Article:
How Iranians use music to protest against the regime | The Economist

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This week in 1979 the world ’s first Islamic Revolution toppled the ruling dynasty of Shah Reza Pahlavi in Iran. The intertwining of religion and state has been tough for some Iranians, but they are increasingly using culture as a means to protest against the regime. Click here to subscribe to The Economist on YouTube: http://econ.trib.al/rWl91R7 This week in 1979, the first Islamic revolution toppled the ruling dynasty of Shah Reza Pahlavi in Iran. it began with the demand for democracy but ended with the world's first Islamic Republic. Through 1987 and 1979, the Iranian people took to the streets in mass protests against the country's growing inequality and what they saw as the tyrannical regime of the Shah. The protestors found a figurehead in an Islamic religious leader, Ayatollah Khomeini who was in exile in Paris. Promising free and fair elections if the Shah was overthrown. He rallied religious leaders in the country to support the mass protest from the pulpit. In January 1979, the Shah fled the country. Within two months, a new Islamic Republic of Iran had been declared with Ayatollah Khomeini as its supreme leader. he ruled with an iron fist. At the time, the Economist reported: "Arbitrary arrests and telephone tapping are back and so is torture, though not as skillfully done as under Savak, the Shah's security service". 37 years on, life in Iran remains highly oppressive. The regime's boundaries have relaxed over time. There are now pop concerts in Tehran but tight restrictions remain in place. Shahin Najafi is an Iranian musician who uses his music to speak out against the regime. He is in police protection in Germany. After writing one song which included lyrics about a Shia cleric, Shahin was sentenced to death by a senior ayatollah from the regime. He has a $100,000 bounty on his head. Breaking religious taboos through cultural expression has been on rise in recent years as the children of the revolution become restless with the regime. But they must tread carefully as speaking out against the country's leaders can have severe consequences. Daily Watch: mind-stretching short films every day of the working week. For more from Economist Films visit: http://films.economist.com/ Check out The Economist’s full video catalogue: http://econ.st/20IehQk Like The Economist on Facebook: https://www.facebook.com/TheEconomist/ Follow The Economist on Twitter: https://twitter.com/theeconomist Follow us on Instagram: https://www.instagram.com/theeconomist/ Follow us on LINE: http://econ.st/1WXkOo6 Follow us on Medium: https://medium.com/@the_economist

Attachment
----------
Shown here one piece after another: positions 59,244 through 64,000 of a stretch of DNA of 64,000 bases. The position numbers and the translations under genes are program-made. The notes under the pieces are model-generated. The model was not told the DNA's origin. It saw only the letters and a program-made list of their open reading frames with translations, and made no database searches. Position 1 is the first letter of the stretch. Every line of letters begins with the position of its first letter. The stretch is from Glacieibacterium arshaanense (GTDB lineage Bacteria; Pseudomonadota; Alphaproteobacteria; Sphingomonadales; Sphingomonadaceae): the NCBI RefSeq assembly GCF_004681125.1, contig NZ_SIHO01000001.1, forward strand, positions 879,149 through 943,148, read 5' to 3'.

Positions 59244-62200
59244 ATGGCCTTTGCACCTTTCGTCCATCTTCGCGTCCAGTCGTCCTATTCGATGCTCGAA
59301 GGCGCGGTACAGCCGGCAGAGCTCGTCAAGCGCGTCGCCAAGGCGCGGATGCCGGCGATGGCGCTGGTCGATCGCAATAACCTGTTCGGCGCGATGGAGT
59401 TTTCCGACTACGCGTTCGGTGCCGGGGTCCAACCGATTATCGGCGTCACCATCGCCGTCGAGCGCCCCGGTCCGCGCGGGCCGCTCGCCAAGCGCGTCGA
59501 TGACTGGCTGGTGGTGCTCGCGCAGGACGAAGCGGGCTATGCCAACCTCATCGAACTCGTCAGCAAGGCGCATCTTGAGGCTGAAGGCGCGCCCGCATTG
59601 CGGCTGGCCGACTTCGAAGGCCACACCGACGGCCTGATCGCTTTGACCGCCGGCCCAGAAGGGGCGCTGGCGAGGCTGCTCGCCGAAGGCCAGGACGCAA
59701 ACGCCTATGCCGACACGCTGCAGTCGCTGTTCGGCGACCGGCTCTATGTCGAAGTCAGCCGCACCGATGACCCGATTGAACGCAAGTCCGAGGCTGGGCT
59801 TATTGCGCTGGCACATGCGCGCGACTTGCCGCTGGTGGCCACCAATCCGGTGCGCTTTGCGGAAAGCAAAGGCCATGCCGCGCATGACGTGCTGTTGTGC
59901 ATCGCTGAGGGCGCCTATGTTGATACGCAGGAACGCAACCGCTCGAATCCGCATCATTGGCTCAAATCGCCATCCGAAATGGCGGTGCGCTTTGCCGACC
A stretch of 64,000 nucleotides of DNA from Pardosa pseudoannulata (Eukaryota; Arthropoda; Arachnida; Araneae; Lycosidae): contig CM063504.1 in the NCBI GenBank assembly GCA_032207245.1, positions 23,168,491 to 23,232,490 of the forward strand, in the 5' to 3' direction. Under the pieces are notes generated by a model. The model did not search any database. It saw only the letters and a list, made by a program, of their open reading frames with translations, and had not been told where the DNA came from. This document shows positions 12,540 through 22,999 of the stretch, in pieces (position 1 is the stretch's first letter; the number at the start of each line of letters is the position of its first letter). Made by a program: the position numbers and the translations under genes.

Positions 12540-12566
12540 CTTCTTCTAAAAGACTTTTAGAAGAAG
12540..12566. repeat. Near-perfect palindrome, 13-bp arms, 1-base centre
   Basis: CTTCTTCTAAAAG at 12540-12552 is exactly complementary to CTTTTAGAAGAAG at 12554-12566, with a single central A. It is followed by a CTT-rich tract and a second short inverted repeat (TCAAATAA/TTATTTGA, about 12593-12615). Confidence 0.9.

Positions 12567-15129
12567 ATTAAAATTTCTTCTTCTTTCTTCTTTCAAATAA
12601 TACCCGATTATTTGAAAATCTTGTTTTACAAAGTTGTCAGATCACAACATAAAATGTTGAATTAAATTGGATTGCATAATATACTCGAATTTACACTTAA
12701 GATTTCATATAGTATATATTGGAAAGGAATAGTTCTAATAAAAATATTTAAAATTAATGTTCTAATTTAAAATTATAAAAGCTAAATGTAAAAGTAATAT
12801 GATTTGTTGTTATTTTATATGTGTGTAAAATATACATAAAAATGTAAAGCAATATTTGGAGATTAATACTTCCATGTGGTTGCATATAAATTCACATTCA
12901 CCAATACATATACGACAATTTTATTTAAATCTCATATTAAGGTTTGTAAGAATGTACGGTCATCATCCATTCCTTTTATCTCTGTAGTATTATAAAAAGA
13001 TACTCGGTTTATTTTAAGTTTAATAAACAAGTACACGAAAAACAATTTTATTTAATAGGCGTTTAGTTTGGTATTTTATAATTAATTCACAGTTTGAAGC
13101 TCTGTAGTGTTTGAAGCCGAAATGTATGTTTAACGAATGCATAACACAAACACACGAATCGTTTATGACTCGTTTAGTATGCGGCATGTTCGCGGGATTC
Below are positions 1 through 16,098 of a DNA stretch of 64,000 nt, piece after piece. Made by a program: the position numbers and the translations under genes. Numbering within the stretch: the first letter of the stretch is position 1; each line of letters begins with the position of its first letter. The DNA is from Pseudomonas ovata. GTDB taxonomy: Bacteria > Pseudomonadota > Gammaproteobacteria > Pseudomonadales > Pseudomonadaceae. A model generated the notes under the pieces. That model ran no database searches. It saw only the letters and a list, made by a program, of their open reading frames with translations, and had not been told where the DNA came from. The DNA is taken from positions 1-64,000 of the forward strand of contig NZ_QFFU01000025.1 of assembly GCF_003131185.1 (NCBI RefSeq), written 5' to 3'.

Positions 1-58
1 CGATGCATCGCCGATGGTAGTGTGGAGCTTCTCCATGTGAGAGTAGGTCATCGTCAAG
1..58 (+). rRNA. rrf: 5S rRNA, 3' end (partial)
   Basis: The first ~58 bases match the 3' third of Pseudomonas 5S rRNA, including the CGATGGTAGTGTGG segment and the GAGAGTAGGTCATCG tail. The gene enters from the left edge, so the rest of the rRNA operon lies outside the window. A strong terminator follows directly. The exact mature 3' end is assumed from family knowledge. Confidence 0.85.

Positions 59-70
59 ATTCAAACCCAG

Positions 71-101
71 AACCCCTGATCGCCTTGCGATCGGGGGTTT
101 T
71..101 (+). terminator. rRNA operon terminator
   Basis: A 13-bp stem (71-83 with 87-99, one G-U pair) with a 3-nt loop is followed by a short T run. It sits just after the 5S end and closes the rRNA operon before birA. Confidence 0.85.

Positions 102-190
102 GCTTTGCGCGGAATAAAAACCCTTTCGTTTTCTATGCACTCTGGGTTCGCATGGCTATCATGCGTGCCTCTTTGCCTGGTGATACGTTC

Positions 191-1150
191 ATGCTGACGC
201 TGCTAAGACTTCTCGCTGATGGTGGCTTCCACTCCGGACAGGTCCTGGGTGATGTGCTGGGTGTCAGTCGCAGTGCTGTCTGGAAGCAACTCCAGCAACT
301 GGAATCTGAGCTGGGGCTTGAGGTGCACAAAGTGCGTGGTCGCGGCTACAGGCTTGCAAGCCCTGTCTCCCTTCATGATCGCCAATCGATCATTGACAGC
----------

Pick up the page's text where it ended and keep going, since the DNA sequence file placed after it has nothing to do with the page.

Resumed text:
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2017-02-10 03:36:44
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